SHANGHAI – China is giving its biggest, state-owned rare earths miner and producer a monopoly for the northern part of the country in reforms aimed at bringing the strategically important sector that's crucial to advanced manufacturing under tighter control.
The Ministry for Industry and Information Technology said in a statement seen Wednesday on its website that Inner Mongolia Baotou Steel Rare-Earth (Group) Hi-Tech Co.,Ltd, will be the only rare earths producer in the region — China's biggest production base for the exotic metals.
It said 35 other companies would be restructured or closed down by the end of June and that Baotou Steel Rare Earth will handle all mining, processing and trading in Inner Mongolia.
The company was the only company able to satisfy capacity and production requirements of various government ministries, the state-run newspaper Global Times cited Liu Jingchun, a researcher at Inner Mongolia's Economic and Information Technology Commission as saying.
China has abundant reserves and produces 97 percent of the global supply of the 17 rare earth minerals, which have exotic names like dysprosium and terbium and are used in computer disk drives, hybrid car components, weapons and other high-tech products.
To cope with growing demand at home and to reduce environmental damage, China has been reducing export quotas of rare earths over the past several years.
Such moves have raised alarm in importing nations, especially after some in the industry accused China of holding back rare earth shipments to Japan due to a flare up in tensions last year. source

13 exotic elements we can't live without

All that means we are heading for a crunch. In its Critical Materials Strategy, published in December last year, the US Department of Energy (DoE) assessed 14 elements of specific importance to clean-energy technologies. It identified six at "critical" risk of supply disruption within the next five years: indium, and five "rare earth" elements, europium, neodymium, terbium, yttrium and dysprosium. It rates a further three - cerium, lanthanum and tellurium - as "near-critical".
Traditionally, these elements just haven't been worth that much to us. Such supplies are often isolated as by-products during the mining of materials already used in vast quantities, such as aluminium, zinc and copper. Copper mining, for example, has given us more than enough tellurium, a key component of next-generation solar cells, to cover our present needs - and made it artificially cheap.
The problem, as the report makes clear, is that the economics changes radically when demand for these materials outstrips what we can supply just by the by. "Then suddenly you have to think about mining these elements directly, as primary ores," says Jaffe. That raises the cost dramatically - presuming we even know where to dig.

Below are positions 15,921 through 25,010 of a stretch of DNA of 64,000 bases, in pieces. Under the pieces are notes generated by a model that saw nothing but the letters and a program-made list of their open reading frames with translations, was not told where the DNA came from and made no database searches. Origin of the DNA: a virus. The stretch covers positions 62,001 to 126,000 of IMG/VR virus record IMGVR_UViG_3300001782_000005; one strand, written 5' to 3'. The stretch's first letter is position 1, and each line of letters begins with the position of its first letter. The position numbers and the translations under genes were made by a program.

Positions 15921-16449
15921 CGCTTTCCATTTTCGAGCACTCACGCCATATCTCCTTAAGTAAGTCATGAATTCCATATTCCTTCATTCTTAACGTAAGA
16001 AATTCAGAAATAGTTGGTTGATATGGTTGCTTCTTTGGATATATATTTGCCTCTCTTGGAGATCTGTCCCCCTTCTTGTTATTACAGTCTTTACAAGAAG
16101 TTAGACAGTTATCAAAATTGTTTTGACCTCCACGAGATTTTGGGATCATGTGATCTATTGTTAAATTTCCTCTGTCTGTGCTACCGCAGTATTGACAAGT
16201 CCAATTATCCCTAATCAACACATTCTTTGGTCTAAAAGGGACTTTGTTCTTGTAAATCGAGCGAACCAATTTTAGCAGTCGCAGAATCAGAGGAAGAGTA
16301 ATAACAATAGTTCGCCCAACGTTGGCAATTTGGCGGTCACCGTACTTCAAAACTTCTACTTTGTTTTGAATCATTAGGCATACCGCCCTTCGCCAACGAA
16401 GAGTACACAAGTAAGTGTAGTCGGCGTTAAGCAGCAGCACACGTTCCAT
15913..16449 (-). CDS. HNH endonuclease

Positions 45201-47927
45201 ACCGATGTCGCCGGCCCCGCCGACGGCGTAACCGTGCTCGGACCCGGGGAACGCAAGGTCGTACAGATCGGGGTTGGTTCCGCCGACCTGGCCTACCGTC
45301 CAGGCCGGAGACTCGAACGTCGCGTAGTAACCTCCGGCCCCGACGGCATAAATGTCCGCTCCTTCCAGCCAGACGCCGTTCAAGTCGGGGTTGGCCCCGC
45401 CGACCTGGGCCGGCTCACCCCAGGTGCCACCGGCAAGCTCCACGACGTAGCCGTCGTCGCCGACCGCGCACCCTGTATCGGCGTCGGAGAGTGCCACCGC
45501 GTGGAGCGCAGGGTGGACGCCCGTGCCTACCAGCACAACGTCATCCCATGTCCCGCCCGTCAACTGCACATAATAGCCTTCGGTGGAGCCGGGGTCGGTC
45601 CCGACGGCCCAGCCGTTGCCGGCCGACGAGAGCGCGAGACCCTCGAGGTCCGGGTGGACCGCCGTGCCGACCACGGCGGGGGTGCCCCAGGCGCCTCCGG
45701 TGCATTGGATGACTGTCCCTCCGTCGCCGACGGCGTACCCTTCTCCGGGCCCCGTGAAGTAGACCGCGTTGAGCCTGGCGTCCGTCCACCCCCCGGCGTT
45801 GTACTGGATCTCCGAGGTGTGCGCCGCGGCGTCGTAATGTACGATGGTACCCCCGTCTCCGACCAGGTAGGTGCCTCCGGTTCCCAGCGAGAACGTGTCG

An element's price isn't the only problem. The rare earth group of elements, to which many of the most technologically critical belong, are generally found together in ores that also contain small amounts of radioactive elements such as thorium and uranium. In 1998, chemical processing of these ores was suspended at the only US mine for rare earth elements in Mountain Pass, California, due to environmental concerns associated with these radioactive contaminants. The mine is expected to reopen with improved safeguards later this year, but until then the world is dependent on China for nearly all its rare-earth supplies. Since 2005, China has been placing increasingly stringent limits on exports, citing demand from its own burgeoning manufacturing industries.
No longer throwing these materials away is one obvious way of propping up supplies. "Tellurium ought to be regarded as more precious than gold - it is; it is rarer," says Jaffe. Yet in many cases less than 1 per cent of these technologically critical materials ends up being recycled.Even if we were to dramatically improve this record, some basic geological research to find new sources of these elements is crucial - and needed fast. Technological concerns and necessary environmental and social safeguards mean it can take 15 years from the initial discovery of an ore deposit in the developed world to its commercial exploitation, says Hitzman.
In the end, we should thank China for its decision to restrict exports of rare earths, says Jaffe, as it has brought the issue of technologically critical elements to our attention a decade earlier than would otherwise have happened. source